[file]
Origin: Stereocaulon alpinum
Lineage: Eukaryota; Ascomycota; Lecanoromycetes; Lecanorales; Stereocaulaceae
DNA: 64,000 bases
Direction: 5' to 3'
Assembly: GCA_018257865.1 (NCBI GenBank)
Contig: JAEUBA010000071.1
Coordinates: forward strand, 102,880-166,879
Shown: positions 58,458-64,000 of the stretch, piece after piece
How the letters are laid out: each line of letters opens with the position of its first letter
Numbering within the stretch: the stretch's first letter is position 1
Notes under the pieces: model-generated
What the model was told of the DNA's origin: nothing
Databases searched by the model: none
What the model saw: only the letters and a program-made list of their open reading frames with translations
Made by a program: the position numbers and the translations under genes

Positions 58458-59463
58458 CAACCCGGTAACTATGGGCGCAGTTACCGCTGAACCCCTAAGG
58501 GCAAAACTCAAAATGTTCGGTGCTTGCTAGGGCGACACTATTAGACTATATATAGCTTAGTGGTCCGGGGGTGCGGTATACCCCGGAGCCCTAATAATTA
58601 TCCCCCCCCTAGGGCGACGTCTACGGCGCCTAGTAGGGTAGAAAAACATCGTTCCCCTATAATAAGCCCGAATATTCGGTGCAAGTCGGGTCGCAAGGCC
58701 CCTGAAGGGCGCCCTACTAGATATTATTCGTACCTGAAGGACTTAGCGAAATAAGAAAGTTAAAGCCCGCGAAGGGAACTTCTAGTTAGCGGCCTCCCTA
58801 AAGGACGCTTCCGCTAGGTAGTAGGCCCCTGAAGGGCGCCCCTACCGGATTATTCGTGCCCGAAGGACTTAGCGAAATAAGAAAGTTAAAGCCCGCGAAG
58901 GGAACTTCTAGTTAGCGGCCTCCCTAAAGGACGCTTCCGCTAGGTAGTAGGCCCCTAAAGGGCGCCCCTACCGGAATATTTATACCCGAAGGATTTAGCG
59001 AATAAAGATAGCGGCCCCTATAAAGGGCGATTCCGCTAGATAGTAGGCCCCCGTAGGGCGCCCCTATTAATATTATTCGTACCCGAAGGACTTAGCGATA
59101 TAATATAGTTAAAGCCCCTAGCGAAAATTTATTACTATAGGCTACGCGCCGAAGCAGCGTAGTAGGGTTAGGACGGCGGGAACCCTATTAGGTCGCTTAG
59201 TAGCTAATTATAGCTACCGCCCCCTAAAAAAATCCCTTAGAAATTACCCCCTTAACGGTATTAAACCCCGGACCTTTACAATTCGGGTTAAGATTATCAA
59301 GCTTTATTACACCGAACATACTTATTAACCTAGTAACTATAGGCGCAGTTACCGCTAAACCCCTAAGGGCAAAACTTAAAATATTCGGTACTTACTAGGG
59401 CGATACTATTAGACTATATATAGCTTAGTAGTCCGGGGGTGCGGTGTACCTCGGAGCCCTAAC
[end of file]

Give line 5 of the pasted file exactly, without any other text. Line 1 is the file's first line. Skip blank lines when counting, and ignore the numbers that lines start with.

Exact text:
Assembly: GCA_018257865.1 (NCBI GenBank)